If you’ve ever been in a room with small children and just mention the topic of “passing gas” or burping it’s usually received with smiles and a roar of laughter. Bodily functions are quite interesting and amusing for children.
Displaying or going out of your way to exaggerate bodily functions is inconsiderate of others and plain old rude. Following are some bodily functions that are worth discussing with your child.
Burping – When possible, children should try their best to remove themselves from the company of others and release their burp in private. If that’s not possible, or just doesn’t occur, than she should be encourage to burp as softly as possible and remember to say, “excuse me” afterward.
Nose Picking – Toddlers and preschool age children are frequently guilty of nose picking. When a small, shall we say, “fishing expedition” occurs, a reminder to remove their finger(s) from their nose, because it isn’t pleasant to look at and dirty, is usually all it takes. Offering them a tissue and insisting they wash their hands is also a good idea.
Cleaning Teeth – Getting something stuck in your teeth is irritating, but resolving the issue in public is not polite – neither is dental flossing or using a toothpick in public polite. No one wants to see your eaten food being swished and coming out of your mouth on a string or stick – let alone watch how you dispose it. Children, however, usually use their fingers, which can be a dirty proposition. Encourage the removal to occur in the restroom.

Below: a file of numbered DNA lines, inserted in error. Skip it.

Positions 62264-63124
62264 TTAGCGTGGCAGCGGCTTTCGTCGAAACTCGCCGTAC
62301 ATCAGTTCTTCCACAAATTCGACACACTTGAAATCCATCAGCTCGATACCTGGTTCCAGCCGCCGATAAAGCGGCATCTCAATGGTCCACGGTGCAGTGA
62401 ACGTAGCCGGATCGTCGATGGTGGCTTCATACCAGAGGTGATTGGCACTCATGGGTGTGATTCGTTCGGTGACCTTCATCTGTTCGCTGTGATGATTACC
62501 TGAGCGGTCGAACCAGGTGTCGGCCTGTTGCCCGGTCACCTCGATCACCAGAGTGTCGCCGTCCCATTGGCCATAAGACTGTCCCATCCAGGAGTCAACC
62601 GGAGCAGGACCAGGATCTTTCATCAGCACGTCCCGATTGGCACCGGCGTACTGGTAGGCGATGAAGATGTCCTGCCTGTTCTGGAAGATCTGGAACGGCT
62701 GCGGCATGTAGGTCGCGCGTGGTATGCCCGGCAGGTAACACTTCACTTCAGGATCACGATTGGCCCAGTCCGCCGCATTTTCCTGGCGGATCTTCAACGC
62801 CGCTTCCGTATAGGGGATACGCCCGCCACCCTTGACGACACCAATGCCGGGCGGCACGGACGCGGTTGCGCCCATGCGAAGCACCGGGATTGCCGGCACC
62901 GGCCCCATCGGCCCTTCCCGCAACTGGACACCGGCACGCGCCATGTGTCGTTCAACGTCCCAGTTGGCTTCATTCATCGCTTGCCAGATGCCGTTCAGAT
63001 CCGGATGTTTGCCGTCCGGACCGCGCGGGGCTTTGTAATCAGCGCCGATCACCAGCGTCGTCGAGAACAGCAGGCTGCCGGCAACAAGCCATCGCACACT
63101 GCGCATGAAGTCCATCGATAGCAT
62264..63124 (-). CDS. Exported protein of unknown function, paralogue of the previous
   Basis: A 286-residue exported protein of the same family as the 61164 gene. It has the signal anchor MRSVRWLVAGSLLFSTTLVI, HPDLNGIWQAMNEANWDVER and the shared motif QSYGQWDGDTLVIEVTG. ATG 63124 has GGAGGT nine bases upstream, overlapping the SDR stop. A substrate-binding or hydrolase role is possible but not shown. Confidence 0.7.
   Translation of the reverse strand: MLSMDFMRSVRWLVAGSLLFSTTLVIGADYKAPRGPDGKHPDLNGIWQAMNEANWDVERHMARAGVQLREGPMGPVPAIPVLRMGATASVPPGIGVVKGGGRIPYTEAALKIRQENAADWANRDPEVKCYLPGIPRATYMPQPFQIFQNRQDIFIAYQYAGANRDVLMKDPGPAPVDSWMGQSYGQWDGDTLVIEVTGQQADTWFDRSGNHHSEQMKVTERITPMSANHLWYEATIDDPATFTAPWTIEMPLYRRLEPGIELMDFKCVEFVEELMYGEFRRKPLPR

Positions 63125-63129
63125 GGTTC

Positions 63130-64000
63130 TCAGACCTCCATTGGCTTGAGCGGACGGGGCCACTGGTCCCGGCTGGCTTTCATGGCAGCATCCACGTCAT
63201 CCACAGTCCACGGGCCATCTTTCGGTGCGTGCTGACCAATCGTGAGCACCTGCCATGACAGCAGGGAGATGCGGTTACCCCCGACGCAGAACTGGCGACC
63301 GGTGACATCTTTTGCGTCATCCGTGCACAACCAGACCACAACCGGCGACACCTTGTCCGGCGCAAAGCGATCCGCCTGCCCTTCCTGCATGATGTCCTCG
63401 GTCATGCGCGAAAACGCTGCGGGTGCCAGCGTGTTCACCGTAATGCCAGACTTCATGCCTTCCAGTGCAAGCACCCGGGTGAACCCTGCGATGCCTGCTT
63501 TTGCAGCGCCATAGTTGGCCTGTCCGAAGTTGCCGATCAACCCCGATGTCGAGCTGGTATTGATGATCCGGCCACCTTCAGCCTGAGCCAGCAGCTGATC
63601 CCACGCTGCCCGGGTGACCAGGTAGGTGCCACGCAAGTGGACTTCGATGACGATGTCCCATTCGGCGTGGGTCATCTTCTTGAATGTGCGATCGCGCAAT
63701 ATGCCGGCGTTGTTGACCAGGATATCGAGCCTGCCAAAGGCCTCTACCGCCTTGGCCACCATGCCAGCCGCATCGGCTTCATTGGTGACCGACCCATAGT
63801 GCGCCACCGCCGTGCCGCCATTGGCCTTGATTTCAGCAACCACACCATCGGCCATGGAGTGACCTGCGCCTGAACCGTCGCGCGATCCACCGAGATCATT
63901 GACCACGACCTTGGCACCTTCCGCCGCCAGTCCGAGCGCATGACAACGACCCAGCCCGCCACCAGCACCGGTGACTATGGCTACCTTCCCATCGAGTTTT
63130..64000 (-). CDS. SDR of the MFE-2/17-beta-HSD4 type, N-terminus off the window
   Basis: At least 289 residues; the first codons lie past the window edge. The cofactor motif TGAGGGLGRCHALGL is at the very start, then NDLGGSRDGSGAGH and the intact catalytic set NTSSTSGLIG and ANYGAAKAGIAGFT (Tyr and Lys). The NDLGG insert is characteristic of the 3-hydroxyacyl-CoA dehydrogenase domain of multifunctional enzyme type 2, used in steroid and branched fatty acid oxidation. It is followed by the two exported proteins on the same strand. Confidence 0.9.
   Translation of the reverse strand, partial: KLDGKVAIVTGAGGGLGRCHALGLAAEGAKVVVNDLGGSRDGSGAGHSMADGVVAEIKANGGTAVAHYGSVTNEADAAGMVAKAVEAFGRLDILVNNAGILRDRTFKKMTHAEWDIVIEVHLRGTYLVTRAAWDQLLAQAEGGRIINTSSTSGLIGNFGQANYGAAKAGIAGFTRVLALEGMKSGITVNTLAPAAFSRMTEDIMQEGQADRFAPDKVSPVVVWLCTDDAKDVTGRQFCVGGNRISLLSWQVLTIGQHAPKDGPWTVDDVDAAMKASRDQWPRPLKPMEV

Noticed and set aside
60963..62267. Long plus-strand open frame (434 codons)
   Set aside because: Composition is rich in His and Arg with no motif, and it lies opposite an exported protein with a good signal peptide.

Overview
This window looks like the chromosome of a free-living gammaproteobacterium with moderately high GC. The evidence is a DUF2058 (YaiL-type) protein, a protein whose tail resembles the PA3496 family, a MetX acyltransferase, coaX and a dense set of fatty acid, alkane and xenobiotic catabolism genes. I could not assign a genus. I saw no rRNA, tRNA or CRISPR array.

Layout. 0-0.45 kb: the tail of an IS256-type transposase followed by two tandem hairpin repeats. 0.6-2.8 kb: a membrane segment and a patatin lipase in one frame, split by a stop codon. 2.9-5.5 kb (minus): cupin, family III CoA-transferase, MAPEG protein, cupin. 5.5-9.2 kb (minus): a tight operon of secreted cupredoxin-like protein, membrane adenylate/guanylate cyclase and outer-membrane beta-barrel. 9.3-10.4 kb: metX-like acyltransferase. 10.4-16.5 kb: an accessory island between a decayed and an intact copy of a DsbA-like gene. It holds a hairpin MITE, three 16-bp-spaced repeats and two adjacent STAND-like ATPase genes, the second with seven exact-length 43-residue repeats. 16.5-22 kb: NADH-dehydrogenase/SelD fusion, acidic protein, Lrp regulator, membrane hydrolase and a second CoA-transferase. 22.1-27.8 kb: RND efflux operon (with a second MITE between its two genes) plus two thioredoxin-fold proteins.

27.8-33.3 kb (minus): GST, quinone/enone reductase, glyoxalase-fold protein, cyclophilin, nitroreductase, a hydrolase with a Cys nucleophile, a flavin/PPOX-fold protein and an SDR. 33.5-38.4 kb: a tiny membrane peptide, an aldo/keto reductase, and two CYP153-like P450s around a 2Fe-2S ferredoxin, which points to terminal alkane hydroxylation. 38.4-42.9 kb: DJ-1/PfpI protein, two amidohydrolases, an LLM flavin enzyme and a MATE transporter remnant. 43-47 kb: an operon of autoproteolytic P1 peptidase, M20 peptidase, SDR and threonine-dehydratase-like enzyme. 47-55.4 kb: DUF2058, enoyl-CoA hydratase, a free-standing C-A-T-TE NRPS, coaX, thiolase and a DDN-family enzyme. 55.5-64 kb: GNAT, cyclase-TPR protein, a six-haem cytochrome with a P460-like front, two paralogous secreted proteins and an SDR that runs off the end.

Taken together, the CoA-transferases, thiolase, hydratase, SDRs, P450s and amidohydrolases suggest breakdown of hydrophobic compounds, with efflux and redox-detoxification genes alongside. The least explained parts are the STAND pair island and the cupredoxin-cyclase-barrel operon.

Yawning – All of us, including children, are tired from time to time, but yawning in front of other people makes you appear uninterested and bored. Also, no one really wants to see what every single one of your teeth looks like. If it can’t be avoided remember to cover your mouth, quietly yawn (no roaring) and say, “excuse me” afterwards.
Sneezing and Coughing – This is one of those topics that usually can’t be avoided. If your child needs to sneeze or cough teach them to turn away from the people around them, and to cover their nose or mouth with a tissue if available. If a tissue is not available, then they should at least sneeze and or cough into their hand or arm. The goal is to avoid spraying other people. Children sometimes also need to be reminded to throw away their tissues and wash their hands.
Passing Gas – It must be said that passing gas is normal. I once read that the average person passes gas about 14 times a day. If a child feels something coming on, going to the restroom quickly is encouraged. If that doesn’t happen for a myriad of possibilities, then saying, “excuse me” may be necessary. On the other hand, if your child is on the receiving end, and an odor is detected with a small gathering of people it’s rude for a child to yell out “who cut the cheese?”. Calmly continuing what you were doing helps to avoid a possibly embarrassing situation for someone else.